NI victims’ groups call on Bradley to ‘do appropriate thing’ and resign

NI Secretary of State meets with families concerned over her controversial comments

The Northern Secretary Karen Bradley has said killings by the British army and police during the Troubles were "not crimes."

 

Families bereaved by security force violence have met Karen Bradley to express concern about her controversial comments on state killings.

The Secretary of State for Northern Ireland reached out to a number of victims’ groups following her gaffe.

Some refused to meet Ms Bradley but on Friday morning a delegation of relatives did travel to Stormont House in Belfast to discuss the furore.

Ms Bradley’s remarks in the House of Commons on Wednesday that killings carried out by the British police and military during the Troubles were not crimes, rather actions of people “fulfilling their duties in a dignified and appropriate way”, sparked fury among some victims and political parties.

Ahead of the private meeting with her at Stormont, campaign group Relatives for Justice tweeted a picture of them, saying: “A delegation of families bereaved by the British Army and RUC outside Stormont House on way to meet Karen Bradley, look her in the eye, and tell her what they think.”

Relatives of those killed in shootings involving the army in Ballymurphy in west Belfast in 1971 refused to meet the Conservative MP.

John Teggart, whose father Danny was shot 14 times at Ballymurphy, said Ms Bradley should resign.

“We will not meet her, and have one request for Mrs Bradley and that is for her to resign immediately,” he said.

“Families request that those parties who support our campaign join us and refuse to meet with Karen Bradley.

“Do the dignified and appropriate thing — resign, Karen Bradley.”

Frances Meehan, whose brother was shot dead by the British Army in 1980, also called for Ms Bradley to resign. “I wanted to meet her because I wanted to look her in the eye to tell her how I felt about her comments in the House of Commons,” she said. “I also wanted to say to her that on this day, International Women’s Day, that she is an insult to women. We know she has apologised but her position is completely and utterly untenable and she needs to resign.”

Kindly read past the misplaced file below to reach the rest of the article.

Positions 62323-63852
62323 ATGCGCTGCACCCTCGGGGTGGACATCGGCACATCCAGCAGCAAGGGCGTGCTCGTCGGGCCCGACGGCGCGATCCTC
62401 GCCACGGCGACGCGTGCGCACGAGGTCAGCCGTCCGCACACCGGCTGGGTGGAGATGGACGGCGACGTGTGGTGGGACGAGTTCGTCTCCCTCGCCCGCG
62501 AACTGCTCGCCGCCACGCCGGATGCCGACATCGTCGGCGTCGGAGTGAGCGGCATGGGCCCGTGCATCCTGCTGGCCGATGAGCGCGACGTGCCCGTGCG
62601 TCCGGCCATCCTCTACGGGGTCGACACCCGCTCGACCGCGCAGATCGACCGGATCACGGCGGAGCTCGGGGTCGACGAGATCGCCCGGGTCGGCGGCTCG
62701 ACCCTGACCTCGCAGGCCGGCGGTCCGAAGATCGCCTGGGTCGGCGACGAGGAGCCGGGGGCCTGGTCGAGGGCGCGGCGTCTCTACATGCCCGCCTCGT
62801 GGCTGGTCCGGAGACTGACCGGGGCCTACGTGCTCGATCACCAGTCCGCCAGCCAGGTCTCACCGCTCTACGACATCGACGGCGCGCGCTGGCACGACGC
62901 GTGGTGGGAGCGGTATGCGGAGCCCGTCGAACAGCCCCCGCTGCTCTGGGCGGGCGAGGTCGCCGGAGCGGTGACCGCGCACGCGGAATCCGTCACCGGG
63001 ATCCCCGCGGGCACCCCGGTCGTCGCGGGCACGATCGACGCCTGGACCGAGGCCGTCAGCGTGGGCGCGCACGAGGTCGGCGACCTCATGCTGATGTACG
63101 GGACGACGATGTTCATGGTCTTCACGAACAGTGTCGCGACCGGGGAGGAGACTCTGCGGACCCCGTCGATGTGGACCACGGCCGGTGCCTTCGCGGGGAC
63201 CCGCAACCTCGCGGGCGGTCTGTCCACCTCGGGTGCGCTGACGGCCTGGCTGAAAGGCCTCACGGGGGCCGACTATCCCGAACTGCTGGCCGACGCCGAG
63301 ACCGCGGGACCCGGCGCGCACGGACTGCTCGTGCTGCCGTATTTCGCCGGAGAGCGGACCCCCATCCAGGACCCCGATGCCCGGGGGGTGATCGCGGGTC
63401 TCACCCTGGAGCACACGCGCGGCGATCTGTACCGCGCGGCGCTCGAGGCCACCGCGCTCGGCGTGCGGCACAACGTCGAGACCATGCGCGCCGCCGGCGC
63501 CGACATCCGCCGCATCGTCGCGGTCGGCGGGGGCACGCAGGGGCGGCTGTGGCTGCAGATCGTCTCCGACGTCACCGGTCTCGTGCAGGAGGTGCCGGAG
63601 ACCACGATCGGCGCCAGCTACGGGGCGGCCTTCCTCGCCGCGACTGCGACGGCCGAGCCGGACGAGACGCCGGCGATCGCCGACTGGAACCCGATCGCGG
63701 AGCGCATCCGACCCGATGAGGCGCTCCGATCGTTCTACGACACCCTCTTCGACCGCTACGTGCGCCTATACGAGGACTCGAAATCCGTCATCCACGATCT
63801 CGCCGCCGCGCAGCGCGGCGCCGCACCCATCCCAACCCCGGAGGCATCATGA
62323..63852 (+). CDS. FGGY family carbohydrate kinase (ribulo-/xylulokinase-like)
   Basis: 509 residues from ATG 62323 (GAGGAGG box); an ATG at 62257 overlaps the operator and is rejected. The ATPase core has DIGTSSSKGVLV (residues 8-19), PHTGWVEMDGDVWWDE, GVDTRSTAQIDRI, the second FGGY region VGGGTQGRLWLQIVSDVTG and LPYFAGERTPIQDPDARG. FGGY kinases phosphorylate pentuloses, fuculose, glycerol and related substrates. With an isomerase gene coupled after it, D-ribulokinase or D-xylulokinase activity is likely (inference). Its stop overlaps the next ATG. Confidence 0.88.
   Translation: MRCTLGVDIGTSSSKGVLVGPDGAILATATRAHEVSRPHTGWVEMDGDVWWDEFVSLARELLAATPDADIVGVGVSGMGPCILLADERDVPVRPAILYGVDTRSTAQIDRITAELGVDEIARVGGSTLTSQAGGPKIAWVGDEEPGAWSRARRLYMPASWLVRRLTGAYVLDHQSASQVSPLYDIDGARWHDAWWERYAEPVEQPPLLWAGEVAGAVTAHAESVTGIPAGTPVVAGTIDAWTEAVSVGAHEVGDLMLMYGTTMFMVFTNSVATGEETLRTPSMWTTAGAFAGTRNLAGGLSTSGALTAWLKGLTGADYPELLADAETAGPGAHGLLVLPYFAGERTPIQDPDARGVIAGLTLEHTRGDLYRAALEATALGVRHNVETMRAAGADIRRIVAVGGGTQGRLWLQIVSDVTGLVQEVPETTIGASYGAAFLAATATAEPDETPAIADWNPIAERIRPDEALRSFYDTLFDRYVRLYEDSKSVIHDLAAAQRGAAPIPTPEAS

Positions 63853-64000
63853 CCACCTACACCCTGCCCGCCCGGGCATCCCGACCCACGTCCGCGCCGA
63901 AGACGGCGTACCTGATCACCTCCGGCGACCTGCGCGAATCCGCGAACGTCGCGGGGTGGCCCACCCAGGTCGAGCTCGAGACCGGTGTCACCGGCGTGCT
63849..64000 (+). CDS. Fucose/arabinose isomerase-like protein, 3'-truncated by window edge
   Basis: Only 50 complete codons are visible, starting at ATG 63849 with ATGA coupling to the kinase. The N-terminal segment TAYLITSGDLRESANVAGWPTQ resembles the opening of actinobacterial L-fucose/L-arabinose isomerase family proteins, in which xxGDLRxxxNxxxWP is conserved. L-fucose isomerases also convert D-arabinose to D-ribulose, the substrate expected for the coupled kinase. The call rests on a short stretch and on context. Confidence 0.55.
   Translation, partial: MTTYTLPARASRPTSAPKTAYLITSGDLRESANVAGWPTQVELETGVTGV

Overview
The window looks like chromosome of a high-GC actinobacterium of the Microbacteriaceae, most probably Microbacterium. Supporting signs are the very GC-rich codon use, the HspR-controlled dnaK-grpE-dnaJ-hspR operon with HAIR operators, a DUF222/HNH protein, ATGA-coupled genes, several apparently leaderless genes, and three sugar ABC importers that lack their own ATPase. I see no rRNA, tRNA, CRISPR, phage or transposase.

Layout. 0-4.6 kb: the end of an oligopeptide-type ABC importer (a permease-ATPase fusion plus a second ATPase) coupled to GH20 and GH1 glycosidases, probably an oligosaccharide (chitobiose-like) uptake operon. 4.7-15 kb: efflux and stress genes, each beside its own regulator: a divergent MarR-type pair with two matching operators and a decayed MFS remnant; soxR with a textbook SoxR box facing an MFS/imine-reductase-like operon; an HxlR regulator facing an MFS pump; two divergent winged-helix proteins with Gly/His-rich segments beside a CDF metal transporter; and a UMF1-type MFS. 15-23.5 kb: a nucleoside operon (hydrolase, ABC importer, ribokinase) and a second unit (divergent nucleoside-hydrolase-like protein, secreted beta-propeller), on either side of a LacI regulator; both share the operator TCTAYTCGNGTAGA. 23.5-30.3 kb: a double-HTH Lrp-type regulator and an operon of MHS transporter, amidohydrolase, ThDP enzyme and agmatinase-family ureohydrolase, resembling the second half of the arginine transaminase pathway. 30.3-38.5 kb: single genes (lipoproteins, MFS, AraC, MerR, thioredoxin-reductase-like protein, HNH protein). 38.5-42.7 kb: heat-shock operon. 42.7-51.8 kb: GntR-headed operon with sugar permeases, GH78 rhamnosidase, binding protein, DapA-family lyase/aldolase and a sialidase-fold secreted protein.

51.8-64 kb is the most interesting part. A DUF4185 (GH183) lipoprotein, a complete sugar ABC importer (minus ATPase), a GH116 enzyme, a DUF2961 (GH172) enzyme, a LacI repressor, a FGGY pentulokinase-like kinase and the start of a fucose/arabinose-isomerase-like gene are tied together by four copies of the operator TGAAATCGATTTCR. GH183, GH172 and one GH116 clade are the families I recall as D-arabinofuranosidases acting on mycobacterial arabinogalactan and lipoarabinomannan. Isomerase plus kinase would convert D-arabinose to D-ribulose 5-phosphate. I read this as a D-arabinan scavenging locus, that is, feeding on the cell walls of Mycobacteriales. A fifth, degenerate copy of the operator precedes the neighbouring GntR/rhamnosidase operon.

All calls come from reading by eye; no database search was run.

During the meeting Ms Bradley was shown a photograph of an 11-year-old boy in his coffin after he was shot dead by the British army. Stephen McConomy was shot and killed by a plastic bullet close to his home in Derry in 1982. Ms

Bradley was handed a number of pictures of the schoolboy including one of him wearing his school uniform two weeks before he was killed and another on a life support machine. Representatives from the campaign group said Ms

Bradley was left “speechless” at the images.

‘Completely inappropriate’

Ms Bradley made it clear on Thursday that she would not be leaving her role, vowing instead to work to deliver for people she had offended.

“I want to get on and get this job done,” she said.

Downing Street has said British prime minister Theresa May retains full confidence in her.

Fianna Fáil has said it will not call on Ms Bradley to resign despite the “deeply inappropriate and misleading” comments. The party’s justice spokesman Jim O’Callaghan said on Friday that her “profuse” apology for the comments was sufficient but he warned she needed to be very careful about what she says in future.

“Are Fianna Fáil calling her to resign? We are not. We do recognised that what she said was completely inappropriate,” said Mr O’Callaghan.

He said it was a very difficult time for families of the victims of security forces in Northern Ireland.

“Karen Bradley’s comments were very insensitive and I think there were wrong and misleading,” he said.

“She does not inspire me or Fianna Fáil with confidence. Whether she resigns or not that is a question for prime minister May.”

The minister’s comments carried added significance as they were made a week before long-awaited decisions from Northern Ireland prosecutors on whether 17 soldiers involved in the Bloody Sunday shootings in Derry in 1972 will face prosecution.

She returned to the Commons on Wednesday afternoon in a bid to clarify the comments and, on Thursday, issued a statement of apology, saying she was “profoundly sorry”.

In an interview with the Press Association in Belfast on Thursday evening, Ms Bradley said there were “no excuses” for what she said.

“I shouldn’t have said it and I want to say sorry to all those people, all those families that have been kind enough to share their experiences with me,” she said.

“I want to say sorry to them because I didn’t want to cause hurt or pain or distress to them in any way, and what I want to do is deliver for them, and I am absolutely determined I will do.

“I recognise that a slip of the tongue at the wrong moment has caused enormous distress.

“I want to be very clear — I do not believe what I said, that is not my view.

“I believe that where crimes have happened, no matter who the perpetrator, they should be properly investigated by an independent authority and they should be prosecuted.

“There is no excuse for anybody where a crime has been committed.”Additional reporting PA